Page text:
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FAB-5000NG
File:Fab-5000.svg
Sketch of a FAB-5000NG
Type General-purpose bomb
Place of origin Soviet Union
Service history
In service 28 April 1943 - 9 May 1945
Used by Soviet Air Force
Wars World War II
Production history
Designer Nison Illich Gelperin
Specifications
Weight 5,000 kg (11,000 lb)
Length 3107 mm
Diameter 642 mm (25.3 in)

Warhead TNT, RDX and aluminium powder
Warhead weight 3,200 kg (7,100 lb)

The FAB 5000NG (Russian: ФАБ-5000НГ, where NG stands for its inventor, Nison Gelperin) was a 5,000 kilograms (11,000 lb) large air-dropped, thin cased, high explosive demolition bomb used by the Soviet Air Forces during World War II. The device was the most powerful aerial bomb in the wartime Soviet inventory (until the FAB-9000 demolition bomb was developed during the Cold War as part of the M-46 series).[1]

Development

The bomb was designed by Soviet chemical engineer Nison Gelperin (ru) (1903-1989) in 1942. Gelperin projected and built bombs with tiny metal casings, in order to reduce the use of cast iron and aluminium. In Gelperin's developments, the metal casings represented only 35 percent of the bomb's weight.[2]

By 1942, the State Defense Committee of the Soviet Union perceived the need of weapons that could hit hard industrial and military facilities, marshaling yards and fortifications, without the usual scattering of medium-weight bombs. The first attempt came in the form of an explosive unmanned aircraft, a modified version of the TB-3, but the trials of this flying bomb were less than satisfactory.[2]

The Directorate of Logistics of the Air Forces eventually requested to Gelperin the development of a five-ton bomb, capable of being dropped by the Pe-8, the heaviest Soviet bomber of the time.[2] The definitive version of the FAB-5000 was fitted with six contact lateral fuses, and the warhead was filled with 3200 kg (7055 lb) of an explosive mixture of TNT, RDX, and aluminium powder. The number of fuses ensured that the force of the blast would disperse laterally, which increases the damage in areas such as industrial compounds and military facilities.[3] In order to load the device, the bomber's bay doors had to remain half-open. The tests, however, were successful.[2] Two bombs were dropped, one from an altitude of 4,000 m and the other from 3,300 m. The first bomb fell in open ground, leaving a crater 6 metres (20 ft) in diameter and 3 metres (9.8 ft) in depth. Grass in a radius of 150 m was charred. The second bomb landed in the woods, and left a crater of 8 metres (26 ft) in diameter and 3 metres (9.8 ft) in depth. Some 600 trees were torn out within a 70 m radius, while 30 percent of the trees within 135 m also fell down. Later tests produced craters up to 20 metres (66 ft) in diameter and 9 metres (30 ft) in depth.[3] The project was brought to the assembly line and the bomb was hastily put in service on 15 February 1943.[2] By the end of the war, 98 FAB-5000s had been delivered to the Soviet Air Forces, all of them produced in 1943.[3]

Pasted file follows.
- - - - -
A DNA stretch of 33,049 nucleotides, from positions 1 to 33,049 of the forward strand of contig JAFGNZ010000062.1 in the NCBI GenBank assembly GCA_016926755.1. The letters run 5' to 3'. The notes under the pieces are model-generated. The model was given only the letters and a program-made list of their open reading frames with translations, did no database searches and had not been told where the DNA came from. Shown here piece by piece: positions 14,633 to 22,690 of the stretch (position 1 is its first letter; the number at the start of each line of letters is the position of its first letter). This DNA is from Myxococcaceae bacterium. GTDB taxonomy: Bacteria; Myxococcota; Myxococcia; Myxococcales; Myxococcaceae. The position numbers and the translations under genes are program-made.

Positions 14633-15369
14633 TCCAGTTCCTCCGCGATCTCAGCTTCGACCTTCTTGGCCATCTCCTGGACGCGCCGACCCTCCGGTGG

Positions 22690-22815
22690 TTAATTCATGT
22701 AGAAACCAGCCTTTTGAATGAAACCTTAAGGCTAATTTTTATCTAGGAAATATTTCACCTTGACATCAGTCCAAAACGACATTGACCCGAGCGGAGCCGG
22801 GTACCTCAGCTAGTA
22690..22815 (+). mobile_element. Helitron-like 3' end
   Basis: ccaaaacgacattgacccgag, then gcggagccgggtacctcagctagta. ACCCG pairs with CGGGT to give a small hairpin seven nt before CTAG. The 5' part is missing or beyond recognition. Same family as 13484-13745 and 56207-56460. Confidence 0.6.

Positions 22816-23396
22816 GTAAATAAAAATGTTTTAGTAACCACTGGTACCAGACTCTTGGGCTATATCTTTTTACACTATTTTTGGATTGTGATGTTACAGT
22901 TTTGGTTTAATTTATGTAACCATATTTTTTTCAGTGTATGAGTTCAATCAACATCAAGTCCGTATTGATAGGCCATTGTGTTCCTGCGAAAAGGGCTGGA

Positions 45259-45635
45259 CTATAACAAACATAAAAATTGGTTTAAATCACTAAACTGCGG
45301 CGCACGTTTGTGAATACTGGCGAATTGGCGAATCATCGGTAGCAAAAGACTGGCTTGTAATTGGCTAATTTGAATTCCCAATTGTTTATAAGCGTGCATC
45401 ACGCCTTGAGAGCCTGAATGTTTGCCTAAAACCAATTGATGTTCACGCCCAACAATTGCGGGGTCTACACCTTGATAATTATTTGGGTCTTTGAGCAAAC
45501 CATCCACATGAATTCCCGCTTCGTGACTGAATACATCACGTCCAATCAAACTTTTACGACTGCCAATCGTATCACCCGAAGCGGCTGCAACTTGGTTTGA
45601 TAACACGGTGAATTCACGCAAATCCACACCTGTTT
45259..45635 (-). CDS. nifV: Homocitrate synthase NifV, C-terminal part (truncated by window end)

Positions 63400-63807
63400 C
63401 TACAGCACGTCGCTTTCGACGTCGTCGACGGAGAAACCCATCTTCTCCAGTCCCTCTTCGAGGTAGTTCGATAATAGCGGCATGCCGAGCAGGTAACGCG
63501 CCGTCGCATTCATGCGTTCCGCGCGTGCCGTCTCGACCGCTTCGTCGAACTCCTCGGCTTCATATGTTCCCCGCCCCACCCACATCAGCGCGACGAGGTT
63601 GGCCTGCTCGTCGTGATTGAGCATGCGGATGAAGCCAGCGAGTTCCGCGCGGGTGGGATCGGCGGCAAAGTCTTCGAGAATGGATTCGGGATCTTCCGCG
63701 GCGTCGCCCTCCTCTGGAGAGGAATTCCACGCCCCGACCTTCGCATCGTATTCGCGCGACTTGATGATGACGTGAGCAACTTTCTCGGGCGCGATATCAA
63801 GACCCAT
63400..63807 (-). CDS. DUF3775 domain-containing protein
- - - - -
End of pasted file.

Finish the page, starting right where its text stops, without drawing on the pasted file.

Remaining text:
Operational use

Pe-8 bomber

The first combat use of the FAB-5000 took place on the night of 28 April 1943, when coastal fortifications at Königsberg were hit.[2] The Pe-8 bomber that released the bomb from an altitude of 5,800 m was shaken by the shockwave of the explosion.[3] On 19 July 1943, during the battle of Kursk, two Pe-8 dropped two bombs on a railroad yard near Orel,[3] ripping apart a 100 m section of the railway and obliterating dozens of railcars and German military vehicles.[2] Railroads and fuel depots had already been hit around Orel with one bomb on 4 June and with two bombs on 3 July. Two attacks were carried out on advancing German troops on 12 July, but further tactical use was suspended to avoid the risk of friendly fire.[3] Soviet sources also claim that two buildings occupied by the Gestapo and the Belarusian Auxiliary Police were demolished by two FAB-5000 bombs at the city of Mogilev, Belarus,[4] apparently on 26 May 1943. On 7 February 1944, another two FAB-5000 bombs were dropped on Helsinki, in the course of the 1944 Great Raids.[3] Soviet sources claim that railway workshops and a cable factory were destroyed.[5] A couple of days later, two more bombs fell on Finland's capital. The last FAB-5000 was dropped on the railway station of Brailiv (other languages), Ukraine, on 9 March 1944, during the Soviet offensive on Kamenets-Podolsky pocket, halting all railroad traffic for several days.[3]

In popular culture

  • In the 2012 video game War Thunder, the FAB-5000 is included as a payload option for the Pe-8 bomber, and is portrayed as having the capacity to knock out tanks across the area of several city blocks. The FAB-5000 is given a unique whistle while falling to warn players of the impending explosion.[6]

See also

Notes

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